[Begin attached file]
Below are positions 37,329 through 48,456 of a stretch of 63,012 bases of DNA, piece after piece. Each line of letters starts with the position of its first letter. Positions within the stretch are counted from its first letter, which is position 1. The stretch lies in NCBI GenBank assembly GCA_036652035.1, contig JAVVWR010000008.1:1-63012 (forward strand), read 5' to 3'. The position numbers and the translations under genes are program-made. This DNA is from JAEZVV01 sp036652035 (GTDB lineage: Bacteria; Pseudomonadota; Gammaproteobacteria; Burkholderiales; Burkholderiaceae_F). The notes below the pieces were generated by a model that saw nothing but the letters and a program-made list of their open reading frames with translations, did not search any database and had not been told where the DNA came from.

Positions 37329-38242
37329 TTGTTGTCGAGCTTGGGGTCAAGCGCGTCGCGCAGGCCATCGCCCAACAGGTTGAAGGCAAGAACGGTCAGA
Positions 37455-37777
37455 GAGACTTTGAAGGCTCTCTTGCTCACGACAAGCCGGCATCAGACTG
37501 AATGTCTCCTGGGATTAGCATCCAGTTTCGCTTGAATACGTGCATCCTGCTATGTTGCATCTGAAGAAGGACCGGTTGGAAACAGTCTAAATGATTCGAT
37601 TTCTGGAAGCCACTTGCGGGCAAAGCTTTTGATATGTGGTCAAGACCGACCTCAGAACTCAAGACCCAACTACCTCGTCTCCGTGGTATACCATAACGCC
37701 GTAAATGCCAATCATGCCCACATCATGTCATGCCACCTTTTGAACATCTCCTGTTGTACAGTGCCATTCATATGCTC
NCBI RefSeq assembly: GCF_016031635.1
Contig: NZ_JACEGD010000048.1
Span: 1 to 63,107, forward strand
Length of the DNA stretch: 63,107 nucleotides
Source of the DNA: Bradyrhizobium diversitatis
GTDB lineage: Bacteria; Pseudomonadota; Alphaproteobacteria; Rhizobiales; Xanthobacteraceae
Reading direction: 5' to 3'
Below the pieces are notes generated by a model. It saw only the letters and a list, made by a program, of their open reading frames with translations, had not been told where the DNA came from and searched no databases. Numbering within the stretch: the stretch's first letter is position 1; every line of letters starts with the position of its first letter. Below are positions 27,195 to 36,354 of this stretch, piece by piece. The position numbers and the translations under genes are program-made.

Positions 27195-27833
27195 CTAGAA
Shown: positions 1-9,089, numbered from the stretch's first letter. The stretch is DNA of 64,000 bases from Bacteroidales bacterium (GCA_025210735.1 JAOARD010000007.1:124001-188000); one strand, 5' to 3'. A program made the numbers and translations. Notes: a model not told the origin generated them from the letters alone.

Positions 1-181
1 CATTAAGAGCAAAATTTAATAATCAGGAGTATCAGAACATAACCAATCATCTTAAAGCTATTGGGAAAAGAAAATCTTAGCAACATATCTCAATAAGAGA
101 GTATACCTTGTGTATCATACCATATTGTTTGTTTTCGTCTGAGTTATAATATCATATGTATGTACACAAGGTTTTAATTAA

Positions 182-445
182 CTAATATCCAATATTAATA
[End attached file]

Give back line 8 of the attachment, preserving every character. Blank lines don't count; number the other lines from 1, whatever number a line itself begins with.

37701 GTAAATGCCAATCATGCCCACATCATGTCATGCCACCTTTTGAACATCTCCTGTTGTACAGTGCCATTCATATGCTC